Lynch: I think Amazon is still the one idea if I had about one stock, it would be Amazon. It's the thing that's unique about Amazon is that in addition to having these powerful network effects and things that occur with Internet businesses, long tail inventory that they can show without initially owning the inventory. The real scale benefits they get on that from the Internet being their primary interface with customers. In addition to all that great stuff, they also have this off-net or offline physical infrastructure, logistics platform, and the combination of both of those things I think is very powerful for their retail business in particular, which gives us a lot of confidence it's going to be hard to disrupt what they have built.

In addition, on top of all those great qualities they have a capital allocator that although he's been misunderstood at times, has done just such a great job in building the business and willing to experiment, willing to fail. I mean they have done some things like Fire Phone that don't work. But guess what, because of their nature and as long as they keep the costs of experimentation low, which is a real big part of their culture, they can experiment a lot. And it leads to other things like more recently Alexa or the Amazon Echo product which is really taking off and really a step ahead in the artificial intelligence sort of theme that people are starting to talk more and more about. So this is the kind of company that has so many great qualities in the sense of it being strong competitive advantage both from Internet-type characteristics but also real-world type scale. And then you have this great capital allocator in charge of the whole thing. So from my standpoint if I had about one stock it would be Amazon.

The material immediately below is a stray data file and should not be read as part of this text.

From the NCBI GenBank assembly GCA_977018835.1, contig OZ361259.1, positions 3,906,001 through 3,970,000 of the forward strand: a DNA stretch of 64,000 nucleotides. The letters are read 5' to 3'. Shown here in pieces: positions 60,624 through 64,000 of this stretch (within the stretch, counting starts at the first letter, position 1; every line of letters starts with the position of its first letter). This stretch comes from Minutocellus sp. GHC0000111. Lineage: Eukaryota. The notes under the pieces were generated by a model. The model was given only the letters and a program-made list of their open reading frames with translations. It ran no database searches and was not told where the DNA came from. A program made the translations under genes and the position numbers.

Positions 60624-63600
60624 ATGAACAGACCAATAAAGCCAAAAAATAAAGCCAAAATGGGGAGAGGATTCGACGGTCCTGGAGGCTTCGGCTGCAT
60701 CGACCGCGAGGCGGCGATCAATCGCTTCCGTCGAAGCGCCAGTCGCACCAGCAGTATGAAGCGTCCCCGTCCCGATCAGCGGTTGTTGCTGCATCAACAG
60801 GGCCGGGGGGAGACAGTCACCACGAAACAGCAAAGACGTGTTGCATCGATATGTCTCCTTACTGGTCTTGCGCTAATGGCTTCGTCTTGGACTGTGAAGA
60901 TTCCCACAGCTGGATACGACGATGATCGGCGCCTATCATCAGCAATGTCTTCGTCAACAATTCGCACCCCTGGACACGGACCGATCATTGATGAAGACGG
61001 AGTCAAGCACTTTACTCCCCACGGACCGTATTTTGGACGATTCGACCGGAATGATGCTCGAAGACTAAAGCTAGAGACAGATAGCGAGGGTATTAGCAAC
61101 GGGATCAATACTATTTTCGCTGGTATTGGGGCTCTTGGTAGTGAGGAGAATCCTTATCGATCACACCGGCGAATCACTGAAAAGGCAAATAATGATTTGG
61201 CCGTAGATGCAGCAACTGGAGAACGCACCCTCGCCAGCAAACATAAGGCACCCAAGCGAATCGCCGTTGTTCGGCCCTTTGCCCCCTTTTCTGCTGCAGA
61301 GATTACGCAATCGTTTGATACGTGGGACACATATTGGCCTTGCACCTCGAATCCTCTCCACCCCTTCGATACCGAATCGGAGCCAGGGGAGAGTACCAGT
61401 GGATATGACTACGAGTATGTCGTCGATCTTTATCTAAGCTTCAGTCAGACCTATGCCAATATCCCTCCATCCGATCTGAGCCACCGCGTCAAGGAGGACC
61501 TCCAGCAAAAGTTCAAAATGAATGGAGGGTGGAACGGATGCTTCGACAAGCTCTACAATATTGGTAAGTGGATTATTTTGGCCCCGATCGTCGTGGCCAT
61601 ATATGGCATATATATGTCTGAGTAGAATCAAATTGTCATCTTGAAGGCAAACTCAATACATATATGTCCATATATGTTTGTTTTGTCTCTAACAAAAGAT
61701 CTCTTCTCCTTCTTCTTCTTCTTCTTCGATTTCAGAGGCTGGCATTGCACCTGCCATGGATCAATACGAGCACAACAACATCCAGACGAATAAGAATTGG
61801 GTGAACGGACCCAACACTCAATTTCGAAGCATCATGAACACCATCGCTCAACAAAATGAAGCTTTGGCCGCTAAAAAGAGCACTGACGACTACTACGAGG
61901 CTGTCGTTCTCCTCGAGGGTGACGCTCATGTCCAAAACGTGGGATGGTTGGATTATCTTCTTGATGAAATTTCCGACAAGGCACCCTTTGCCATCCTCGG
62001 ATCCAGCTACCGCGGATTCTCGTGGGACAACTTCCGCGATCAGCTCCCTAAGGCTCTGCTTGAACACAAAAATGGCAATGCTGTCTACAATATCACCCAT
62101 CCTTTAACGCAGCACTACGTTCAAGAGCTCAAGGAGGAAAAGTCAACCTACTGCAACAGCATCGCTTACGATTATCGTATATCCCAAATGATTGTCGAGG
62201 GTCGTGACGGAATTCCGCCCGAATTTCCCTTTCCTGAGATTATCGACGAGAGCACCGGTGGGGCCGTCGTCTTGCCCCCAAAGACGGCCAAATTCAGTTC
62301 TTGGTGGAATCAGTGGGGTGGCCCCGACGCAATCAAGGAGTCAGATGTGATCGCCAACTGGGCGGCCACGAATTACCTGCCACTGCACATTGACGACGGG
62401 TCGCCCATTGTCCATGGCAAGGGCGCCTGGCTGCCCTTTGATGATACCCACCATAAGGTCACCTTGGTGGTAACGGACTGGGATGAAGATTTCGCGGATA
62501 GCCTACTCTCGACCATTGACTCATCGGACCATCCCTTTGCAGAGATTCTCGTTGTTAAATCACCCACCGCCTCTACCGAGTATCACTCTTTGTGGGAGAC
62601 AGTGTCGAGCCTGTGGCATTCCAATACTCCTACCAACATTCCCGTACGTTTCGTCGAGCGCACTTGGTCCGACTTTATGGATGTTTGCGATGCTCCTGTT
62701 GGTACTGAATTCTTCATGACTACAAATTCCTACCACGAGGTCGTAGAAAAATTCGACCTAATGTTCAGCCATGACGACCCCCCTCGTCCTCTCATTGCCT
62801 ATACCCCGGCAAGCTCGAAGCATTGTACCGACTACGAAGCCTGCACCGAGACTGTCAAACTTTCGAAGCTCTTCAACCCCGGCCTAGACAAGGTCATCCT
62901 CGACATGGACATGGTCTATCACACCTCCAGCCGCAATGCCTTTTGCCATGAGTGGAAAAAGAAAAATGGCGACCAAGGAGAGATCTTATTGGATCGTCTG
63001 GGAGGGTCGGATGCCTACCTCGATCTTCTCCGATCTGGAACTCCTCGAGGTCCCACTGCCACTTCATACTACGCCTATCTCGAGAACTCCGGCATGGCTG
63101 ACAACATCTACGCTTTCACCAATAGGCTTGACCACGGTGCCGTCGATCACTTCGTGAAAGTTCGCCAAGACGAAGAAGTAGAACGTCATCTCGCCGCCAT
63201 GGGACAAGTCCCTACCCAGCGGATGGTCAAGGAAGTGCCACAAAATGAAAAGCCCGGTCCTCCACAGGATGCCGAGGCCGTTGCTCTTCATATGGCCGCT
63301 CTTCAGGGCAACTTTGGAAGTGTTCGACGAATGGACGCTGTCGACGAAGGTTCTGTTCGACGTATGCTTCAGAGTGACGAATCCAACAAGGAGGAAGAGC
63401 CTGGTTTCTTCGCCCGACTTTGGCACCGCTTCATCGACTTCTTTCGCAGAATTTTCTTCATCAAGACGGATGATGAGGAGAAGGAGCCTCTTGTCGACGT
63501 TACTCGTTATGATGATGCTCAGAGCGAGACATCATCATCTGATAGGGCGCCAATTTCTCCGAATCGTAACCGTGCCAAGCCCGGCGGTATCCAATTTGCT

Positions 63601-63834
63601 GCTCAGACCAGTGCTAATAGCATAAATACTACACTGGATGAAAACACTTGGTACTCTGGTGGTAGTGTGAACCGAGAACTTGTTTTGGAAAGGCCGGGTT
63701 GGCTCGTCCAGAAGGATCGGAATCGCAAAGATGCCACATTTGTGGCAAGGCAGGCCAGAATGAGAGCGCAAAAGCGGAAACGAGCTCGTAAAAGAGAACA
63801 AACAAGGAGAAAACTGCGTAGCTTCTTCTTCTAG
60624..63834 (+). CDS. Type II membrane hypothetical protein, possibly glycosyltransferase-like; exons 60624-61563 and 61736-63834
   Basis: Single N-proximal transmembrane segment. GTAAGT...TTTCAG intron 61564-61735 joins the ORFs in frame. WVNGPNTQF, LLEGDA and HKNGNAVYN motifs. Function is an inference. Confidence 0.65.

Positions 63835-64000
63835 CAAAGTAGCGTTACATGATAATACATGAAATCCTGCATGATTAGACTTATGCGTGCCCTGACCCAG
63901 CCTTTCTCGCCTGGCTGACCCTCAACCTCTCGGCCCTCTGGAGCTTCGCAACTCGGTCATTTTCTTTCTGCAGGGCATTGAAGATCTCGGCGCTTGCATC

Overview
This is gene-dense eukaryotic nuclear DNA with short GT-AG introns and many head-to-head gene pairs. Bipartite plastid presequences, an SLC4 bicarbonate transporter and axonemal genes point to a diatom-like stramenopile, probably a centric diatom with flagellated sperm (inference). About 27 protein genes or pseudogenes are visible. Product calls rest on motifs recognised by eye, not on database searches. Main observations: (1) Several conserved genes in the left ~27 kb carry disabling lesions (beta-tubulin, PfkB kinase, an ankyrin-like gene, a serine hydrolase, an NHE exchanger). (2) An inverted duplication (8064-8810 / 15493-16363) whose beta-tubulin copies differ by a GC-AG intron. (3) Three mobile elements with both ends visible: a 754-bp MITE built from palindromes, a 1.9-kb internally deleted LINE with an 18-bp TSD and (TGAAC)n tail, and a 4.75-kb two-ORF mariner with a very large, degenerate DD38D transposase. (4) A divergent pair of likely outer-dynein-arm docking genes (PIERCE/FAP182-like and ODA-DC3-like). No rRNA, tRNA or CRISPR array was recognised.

Warren: Perfect. Thank you so much for your insight, Dennis, and thanks for joining us today.

Lynch: Thank you.